One of Australia’s long-standing listed investment companies, Australian Foundation Investment Company, is concentrating its portfolio as its investment team looks for greater conviction in its holdings.
Over the past four years, the fund has been going through what is calls a “portfolio adjustment”, reducing the number of stocks in the portfolio from 95 to 70, focusing on “quality businesses with a competitive advantage, strong returns on invested capital and resilient balance sheets.”
AFIC managing director Mark Freeman says this change has been a result of the company revitalising its investment process, with a stronger focus on areas such as industry dynamics and sustainable competitive structure.
As a result, there were some stocks at the bottom of the list that did not make the grade.
Freeman says this is an ongoing evolution. “When I started here 25 years ago there were 110 stocks in the portfolio.”
However, he concedes that the success of index ETFs in taking over the passive space of the equity market is a factor in the company’s decision to adopt a higher conviction approach.
It sold out of Perpetual, Boral, Link Administration, Orora, AMP and Iluka Resources. As a result of the exercise of call options, it also sold out of NAB. It reduced its holding in Lifestyle Communities.
Exposure to major banks has fallen from 28 per cent to 19 per cent, “given the competitive and regulatory issues the sector is facing.’
AFIC has also reduced the relative exposure of the portfolio to resources companies, primarily from participating are share buybacks.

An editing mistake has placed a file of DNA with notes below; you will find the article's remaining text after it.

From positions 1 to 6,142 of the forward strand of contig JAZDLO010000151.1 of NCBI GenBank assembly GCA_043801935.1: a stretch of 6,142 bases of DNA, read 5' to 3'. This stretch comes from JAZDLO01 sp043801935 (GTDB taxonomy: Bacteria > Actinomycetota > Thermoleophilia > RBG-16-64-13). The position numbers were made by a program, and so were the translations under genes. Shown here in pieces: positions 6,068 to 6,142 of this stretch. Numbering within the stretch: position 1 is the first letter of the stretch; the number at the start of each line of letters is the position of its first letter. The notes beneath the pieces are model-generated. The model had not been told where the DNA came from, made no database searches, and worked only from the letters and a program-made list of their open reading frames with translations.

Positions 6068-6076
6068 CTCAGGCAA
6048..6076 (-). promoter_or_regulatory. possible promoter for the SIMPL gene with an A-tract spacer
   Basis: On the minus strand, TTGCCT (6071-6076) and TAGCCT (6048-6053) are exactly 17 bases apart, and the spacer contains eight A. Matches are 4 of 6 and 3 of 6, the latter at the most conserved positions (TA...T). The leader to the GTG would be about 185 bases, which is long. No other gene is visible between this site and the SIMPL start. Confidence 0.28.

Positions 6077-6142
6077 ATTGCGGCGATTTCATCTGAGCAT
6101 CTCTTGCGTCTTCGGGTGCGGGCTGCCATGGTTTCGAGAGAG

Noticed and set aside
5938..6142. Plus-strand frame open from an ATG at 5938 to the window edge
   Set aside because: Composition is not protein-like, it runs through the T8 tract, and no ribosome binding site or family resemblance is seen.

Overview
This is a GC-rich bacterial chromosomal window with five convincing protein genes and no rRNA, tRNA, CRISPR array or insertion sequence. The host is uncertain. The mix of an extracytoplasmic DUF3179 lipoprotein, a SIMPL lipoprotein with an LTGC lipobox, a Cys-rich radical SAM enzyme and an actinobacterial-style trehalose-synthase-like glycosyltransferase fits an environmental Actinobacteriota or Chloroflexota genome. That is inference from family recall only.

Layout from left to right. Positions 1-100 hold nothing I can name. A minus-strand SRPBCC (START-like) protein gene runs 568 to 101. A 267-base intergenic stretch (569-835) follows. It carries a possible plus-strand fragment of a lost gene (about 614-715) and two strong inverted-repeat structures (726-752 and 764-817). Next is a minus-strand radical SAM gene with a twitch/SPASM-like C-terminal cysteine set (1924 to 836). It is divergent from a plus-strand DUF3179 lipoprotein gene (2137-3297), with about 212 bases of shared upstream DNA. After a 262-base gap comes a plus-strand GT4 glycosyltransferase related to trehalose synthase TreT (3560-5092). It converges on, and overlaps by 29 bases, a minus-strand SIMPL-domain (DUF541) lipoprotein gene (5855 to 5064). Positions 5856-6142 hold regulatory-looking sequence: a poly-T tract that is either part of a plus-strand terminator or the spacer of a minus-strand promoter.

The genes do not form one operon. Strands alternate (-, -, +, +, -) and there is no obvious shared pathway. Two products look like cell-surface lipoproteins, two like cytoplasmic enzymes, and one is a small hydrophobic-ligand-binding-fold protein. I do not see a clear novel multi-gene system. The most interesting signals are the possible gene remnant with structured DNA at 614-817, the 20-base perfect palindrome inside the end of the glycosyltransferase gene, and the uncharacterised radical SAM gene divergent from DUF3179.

AFIC has added to its positions in Goodman Group, CSL, Macquarie Group and Cleanaway Waste Management.
Lendlease Group Ryman Healthcare were new holdings in the portfolio last year.
For the 12 months to the end of December the fund produced a return of 22.8 per cent (net of fees). With dividends grossed up to allow for franking credits, the fund’s 12-month return was 25.5 per cent. The S&P/ASX 200 Accumulation index was up 23.4 per cent over the same period.
Over the six months to December, the fund returned 5.4 per cent, compared with 3.8 per cent for the index.
Over the past 10 years, the fund has returned an average of 9.2 per cent a year (with franking included), compared with 9.5 per cent a year for the index.
AFIC’s profile has always been a fund that tracks the index fairly closely, aiming for a modest amount of outperformance, and relatively low risk.
Freeman says the more concentrated portfolio does not necessarily mean higher risk. “Seventy stocks is still a diversified portfolio. Warren Buffett says the more stocks you put in a portfolio the less you know about them.
“If you are getting rid of the stocks you don’t have conviction in, you are reducing risk.”
The dividend cuts from three of the four major banks, combined with a reduction in the proportion of our portfolio in financials, has put a short-term drag on our dividend income streams as many of our new investments have lower yields.
“We believe the move to stocks with a better growth profile should enhance the potential for dividend growth in the medium to long term, particularly as bank dividends are expected to remain stagnant,” Freeman says.
AFIC confirmed its dividend reinvestment plan and dividend substitution share plan, the price for which has been set at a 2.5 per cent discount to the volume weighted average price of the company’s shares over the five trading days from when the shares trade ex-dividend.